After the food and presents, we all circled around Mol and appreciated her with stories. Samantha remembered working with her at the Herb Room ten years before and several friends recalled how Molly always greeted them with warmth and love. A couple met her in the performance group Urban Rennaisance and were awed when they heard her sing. "She opened her mouth and out came this incredibly beautiful black voice." It was so good to see Molly's beauty and strength through the eyes and words of her friends.

I remembered the day Molly was born and how her mother and I watched so carefully for signs of labor that we went to the hospital too early and had to pass the time with pizza and massages and tea with Godmommy Ann. Her water broke while we were lying on the floor of the house in Harvey West Park, right on the oriental rug, and we rushed to Community Hospital where Molly was born in the birthing center, in a room with a large brass bed. She came out with a full head of dark hair (which quickly turned blonde and stayed there) and I gave her a bath in warm water to ease the transition from womb to world. The three of us spent the night in the brass bed and went home the next morning to begin the loving relationship that continues today.

I remembered swinging with Molly in our hammock outside when she was a week old. And I remembered our trip across the country when Molly was five and how I tried to impress her with the Grand Canyon, arriving at dawn to the accompaniment of music by Bach on the tape deck. She got out of the car, took a look, and said: "It's just a big hole." Molly was born with a deep strong voice. She and I appeared together in Mountain Community Theater's youth production of "Fame" when she was perhaps eight; I played a music teacher and she channeled Bette Midler in singing "Wind Beneath My Wings" which brought me to tears at every performance.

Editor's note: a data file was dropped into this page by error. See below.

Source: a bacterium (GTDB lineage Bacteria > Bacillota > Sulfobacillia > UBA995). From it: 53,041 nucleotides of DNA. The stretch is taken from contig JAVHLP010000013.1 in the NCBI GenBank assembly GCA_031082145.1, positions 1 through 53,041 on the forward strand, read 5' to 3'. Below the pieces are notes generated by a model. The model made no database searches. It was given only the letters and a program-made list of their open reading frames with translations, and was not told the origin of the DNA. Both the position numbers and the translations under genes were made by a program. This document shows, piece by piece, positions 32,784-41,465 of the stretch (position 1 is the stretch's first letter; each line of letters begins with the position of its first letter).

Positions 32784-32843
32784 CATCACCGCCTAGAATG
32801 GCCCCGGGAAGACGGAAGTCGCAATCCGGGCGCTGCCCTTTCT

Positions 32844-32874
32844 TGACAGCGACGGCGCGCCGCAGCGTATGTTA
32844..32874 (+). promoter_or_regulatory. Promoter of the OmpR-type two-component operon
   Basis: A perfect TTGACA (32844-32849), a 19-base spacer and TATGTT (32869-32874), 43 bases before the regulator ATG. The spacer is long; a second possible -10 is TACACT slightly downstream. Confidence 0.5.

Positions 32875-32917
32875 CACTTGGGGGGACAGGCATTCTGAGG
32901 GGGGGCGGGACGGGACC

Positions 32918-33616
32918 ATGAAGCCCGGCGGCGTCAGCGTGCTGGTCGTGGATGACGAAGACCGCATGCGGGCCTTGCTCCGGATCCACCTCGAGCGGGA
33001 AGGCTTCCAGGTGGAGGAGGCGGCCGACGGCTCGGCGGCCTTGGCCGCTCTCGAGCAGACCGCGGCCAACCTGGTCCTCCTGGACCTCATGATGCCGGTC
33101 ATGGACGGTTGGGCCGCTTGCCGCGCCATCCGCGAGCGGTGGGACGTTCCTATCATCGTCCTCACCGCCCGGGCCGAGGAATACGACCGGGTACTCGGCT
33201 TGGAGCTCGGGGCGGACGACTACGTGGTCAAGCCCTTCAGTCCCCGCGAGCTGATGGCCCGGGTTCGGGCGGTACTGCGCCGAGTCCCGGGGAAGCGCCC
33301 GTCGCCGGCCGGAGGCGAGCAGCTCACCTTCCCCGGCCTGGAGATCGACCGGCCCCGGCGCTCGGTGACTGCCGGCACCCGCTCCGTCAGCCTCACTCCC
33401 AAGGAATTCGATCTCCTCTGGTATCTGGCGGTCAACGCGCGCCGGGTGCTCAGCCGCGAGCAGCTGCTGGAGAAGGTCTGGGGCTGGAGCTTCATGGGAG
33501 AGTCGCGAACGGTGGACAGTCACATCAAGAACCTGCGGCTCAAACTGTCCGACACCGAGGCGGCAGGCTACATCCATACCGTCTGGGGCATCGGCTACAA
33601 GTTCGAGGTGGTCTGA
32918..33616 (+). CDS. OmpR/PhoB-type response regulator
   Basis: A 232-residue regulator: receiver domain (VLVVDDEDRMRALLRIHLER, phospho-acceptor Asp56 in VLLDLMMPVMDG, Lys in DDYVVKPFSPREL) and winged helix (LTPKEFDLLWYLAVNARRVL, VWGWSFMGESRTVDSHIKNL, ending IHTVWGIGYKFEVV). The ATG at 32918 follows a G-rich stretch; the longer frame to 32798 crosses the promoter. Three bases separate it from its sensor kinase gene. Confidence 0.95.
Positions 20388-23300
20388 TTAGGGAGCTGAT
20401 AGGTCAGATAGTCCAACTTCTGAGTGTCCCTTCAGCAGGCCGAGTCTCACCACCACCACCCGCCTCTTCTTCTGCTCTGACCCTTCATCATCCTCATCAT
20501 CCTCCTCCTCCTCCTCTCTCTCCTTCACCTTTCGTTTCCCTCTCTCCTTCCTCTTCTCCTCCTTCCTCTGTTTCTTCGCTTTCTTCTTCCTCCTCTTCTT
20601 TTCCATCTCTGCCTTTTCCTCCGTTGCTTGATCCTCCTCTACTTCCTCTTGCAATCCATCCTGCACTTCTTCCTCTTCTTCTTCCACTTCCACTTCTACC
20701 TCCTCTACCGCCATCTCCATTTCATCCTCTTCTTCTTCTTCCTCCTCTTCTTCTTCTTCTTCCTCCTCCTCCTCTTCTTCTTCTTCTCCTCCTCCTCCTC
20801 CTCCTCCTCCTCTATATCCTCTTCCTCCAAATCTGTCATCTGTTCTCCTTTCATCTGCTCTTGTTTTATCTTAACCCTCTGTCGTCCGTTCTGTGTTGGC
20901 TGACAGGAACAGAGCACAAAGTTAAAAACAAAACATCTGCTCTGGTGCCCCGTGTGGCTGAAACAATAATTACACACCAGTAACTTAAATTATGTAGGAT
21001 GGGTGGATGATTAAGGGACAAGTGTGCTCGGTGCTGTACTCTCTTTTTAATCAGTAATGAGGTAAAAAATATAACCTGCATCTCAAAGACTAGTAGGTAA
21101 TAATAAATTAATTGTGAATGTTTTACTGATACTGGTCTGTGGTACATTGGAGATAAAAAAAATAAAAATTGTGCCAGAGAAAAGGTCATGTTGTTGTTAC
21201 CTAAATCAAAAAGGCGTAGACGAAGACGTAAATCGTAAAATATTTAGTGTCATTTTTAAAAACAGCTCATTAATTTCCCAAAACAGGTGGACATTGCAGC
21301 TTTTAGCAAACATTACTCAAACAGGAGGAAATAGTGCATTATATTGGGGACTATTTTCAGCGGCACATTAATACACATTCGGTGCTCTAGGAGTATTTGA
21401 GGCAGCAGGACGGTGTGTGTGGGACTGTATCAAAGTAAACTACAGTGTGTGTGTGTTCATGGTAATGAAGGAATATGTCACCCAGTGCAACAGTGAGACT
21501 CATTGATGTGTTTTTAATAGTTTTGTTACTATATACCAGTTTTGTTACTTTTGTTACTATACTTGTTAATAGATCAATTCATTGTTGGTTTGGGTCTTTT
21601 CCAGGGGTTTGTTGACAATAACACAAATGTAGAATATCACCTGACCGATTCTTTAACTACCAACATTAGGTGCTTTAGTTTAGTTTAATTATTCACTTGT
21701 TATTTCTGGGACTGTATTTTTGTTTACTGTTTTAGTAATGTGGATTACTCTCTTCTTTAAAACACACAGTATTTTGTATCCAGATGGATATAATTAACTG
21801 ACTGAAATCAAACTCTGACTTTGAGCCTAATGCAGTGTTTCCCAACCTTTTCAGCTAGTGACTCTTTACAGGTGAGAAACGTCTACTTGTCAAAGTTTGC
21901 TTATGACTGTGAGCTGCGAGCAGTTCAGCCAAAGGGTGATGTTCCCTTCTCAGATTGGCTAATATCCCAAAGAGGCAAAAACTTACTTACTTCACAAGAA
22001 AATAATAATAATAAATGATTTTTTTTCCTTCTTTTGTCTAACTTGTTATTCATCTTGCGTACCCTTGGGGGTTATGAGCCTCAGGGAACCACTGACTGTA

But, as I told her friends, our relationship has not always been a bed of roses. Molly was always head strong and determined. We clashed often as she was growing up. I stood by helpless as she struggled with weight issues and Bell's palsy during puberty, and I often felt like an outsider, watching the circle of supportive friends gather around her and seeing with envy the close relationship she had with her mother. Molly's courage in the face of adversity was astounding. Unsure of what I had to offer, I tried unsuccessfully to teach her the joys of research when she was home schooled, and I surrounded her at home with recorded music of all kinds. The academic example failed, but I think she benefited by absorbing music into her very bones. And it was Molly of all my four children who heard the siren call of spirituality and has followed some of the paths I have taken in my long search for the divine.

And finally, at a concert last week where Marina sang songs from the 1940's and 1950's, Molly and I danced. Following the example of her mother, she has always been involved in movement, from yoga to African, Brazilian and other forms of dance. When she was a babe in arms, I used to dance her to sleep. Now, as adults, we danced together, twirling around the polished wood floor at the Pacific Cultural Center, and it was delightful.

Molly, I love you. Happy Birthday!